The Desire for Control
Sometimes, social manipulation, exclusion and disruptive behaviors have more to do with acquiring a feeling of control at a point in life when older people can feel powerless. Becchio cites an example of a resident who refuses to eat lunch or dinner nearly every day. “No matter what is placed in front of her, she never likes it and always wants an alternative,” she explains. The staff at Brookdale accommodate such requests (within reason), even if they know the behavior is related to control issues.
However, if the controlling behaviors become excessive or disruptive to other residents and staff, serious measures must be taken to try and resolve the situation. Again, a private meeting with the resident and perhaps a respected family member is sometimes helpful.
Mental and Physical Causes of Behavioral Issues
If the aforementioned techniques do not work and a resident’s bad behavior continues, a psychiatric evaluation may be necessary. This is particularly important if a senior’s actions and attitude change suddenly.
Becchio says the resident care director or director of nursing may assess the resident for a urinary tract infection (UTI), medication problems, the onset of dementia or other mental health issues. Both UTIs and worsening dementia share common symptoms, such as emotional outbursts, fear, anxiety and abusive language. Some medications, as well as depression, can cause personality changes. Becchio says the goal is to find out what is causing the behavior and treat accordingly.
Dementia can be particularly problematic in long-term care settings. Depending on the extent of a resident’s cognitive decline, they may either be challenged when it comes to regulating their emotions and behaviors or totally unable to exercise self-control. Escalating dementia-related behaviors is a common reason for residents to move to a higher level of care. Fortunately, specialized settings just for seniors with cognitive decline called memory care units are staffed with individuals who are trained in dementia care. The nurses, aides and administrators are used to handling difficult behaviors and use tactics like redirection to calm residents.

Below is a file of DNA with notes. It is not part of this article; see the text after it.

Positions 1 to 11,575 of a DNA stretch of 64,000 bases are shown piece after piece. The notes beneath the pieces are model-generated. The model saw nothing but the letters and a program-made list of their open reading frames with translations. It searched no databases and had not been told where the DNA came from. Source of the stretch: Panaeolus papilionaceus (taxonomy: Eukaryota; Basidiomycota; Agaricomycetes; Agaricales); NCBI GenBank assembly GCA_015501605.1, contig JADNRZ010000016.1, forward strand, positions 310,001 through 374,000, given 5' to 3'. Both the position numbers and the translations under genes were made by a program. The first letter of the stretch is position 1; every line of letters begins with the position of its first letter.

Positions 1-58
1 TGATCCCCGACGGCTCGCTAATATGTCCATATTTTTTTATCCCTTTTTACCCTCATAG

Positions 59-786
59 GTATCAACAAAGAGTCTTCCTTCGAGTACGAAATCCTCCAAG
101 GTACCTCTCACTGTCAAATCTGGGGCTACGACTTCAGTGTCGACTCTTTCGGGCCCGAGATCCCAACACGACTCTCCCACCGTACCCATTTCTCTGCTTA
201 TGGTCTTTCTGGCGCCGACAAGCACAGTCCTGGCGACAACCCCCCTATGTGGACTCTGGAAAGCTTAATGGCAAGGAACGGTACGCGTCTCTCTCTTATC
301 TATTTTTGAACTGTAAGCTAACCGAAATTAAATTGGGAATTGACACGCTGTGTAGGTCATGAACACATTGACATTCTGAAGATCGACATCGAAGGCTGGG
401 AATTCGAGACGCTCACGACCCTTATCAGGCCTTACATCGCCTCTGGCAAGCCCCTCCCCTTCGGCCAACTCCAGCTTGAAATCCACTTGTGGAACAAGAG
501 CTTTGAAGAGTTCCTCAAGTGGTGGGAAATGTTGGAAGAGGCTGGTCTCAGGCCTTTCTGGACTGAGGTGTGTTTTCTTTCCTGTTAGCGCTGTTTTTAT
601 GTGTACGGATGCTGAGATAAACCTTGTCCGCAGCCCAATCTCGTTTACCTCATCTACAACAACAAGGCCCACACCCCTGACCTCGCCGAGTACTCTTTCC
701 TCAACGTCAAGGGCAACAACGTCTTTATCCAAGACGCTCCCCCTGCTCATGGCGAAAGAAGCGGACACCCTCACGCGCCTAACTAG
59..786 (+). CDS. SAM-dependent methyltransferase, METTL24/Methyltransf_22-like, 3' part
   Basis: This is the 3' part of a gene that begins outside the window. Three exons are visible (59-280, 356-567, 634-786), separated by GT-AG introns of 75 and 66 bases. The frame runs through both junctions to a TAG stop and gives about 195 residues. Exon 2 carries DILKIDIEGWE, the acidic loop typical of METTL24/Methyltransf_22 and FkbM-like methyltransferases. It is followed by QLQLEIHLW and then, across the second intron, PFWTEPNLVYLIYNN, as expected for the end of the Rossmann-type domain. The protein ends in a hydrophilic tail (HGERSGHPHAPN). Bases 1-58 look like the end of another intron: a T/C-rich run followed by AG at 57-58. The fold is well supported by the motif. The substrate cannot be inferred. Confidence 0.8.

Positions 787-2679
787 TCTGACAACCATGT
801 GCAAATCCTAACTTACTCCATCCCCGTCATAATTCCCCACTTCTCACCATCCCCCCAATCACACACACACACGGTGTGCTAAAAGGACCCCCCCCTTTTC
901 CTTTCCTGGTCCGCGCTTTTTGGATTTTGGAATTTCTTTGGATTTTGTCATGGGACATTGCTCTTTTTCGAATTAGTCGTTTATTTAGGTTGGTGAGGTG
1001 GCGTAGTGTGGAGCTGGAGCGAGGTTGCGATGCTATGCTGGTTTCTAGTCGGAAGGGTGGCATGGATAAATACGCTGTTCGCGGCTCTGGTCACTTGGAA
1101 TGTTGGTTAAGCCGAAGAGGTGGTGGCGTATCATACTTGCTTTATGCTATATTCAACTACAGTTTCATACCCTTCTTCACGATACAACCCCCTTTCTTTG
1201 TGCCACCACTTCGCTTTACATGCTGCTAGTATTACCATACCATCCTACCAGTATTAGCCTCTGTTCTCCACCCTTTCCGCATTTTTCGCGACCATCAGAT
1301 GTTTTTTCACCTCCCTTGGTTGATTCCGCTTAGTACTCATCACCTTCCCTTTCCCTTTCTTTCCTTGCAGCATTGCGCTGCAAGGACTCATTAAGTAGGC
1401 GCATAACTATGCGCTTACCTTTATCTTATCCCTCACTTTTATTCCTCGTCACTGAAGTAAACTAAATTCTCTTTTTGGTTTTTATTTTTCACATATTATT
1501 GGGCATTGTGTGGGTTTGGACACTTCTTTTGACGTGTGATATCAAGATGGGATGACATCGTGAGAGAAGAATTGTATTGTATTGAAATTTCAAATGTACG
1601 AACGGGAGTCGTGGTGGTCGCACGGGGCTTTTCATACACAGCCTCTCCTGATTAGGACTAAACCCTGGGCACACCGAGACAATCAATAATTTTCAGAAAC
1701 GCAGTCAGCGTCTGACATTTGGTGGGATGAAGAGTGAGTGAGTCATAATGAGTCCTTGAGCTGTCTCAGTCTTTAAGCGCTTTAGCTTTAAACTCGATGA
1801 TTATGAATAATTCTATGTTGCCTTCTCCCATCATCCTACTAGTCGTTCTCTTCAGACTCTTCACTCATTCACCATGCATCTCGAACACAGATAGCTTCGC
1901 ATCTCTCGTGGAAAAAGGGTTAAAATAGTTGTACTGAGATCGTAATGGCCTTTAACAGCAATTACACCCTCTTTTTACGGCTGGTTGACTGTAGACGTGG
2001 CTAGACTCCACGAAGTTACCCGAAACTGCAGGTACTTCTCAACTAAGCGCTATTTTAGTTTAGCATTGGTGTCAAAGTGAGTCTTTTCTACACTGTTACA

How Senior Living Facilities Handle Bad Behavior
It’s hard for many seniors to accept being dependent on strangers, so it’s not uncommon for them to complain about or rebel against their new caregivers at first. Whether or not these complaints are well founded, it’s important for family members and staff to hear them out and try to help resolve them.
Becchio says that Brookdale holds a full staff meeting on a regular basis including directors, activities managers, personal caregivers, dining room staff and housekeepers. Any behavior problems or conflicts are discussed in detail and everyone works together to find a solution.
A few tactics that can help resolve tensions include:
- Getting to know the resident in question and understand his or her personality.
- Identifying and eliminating triggers that cause outbursts.
- Addressing a resident’s fear and concerns in a supportive manner.
Disruptive Residents Can Overstay Their Welcome
If all attempts to resolve problems have been exhausted and the bad behavior continues, long-term care facilities do have the right to evict a resident. Becchio says this has never happened during her time at Brookdale in Bonita Springs, but every senior living community has clauses in their contracts that specify situations when a resident may be asked to leave. For example, if a senior’s needs have exceeded the care a facility is capable of providing or a senior poses a risk to themselves, the staff or other residents, then the facility is usually within its rights to terminate residency.
Be aware that there are certain termination protocols that must be followed, which vary by state. Generally, the facility must provide a certain amount of notice, compose a discharge plan for the senior’s alternative care, and inform the senior and/or family of their ability to appeal this decision. If you feel an aging loved one’s residency has been unfairly terminated, it’s important to file an appeal and contact the local ombudsman to investigate this matter.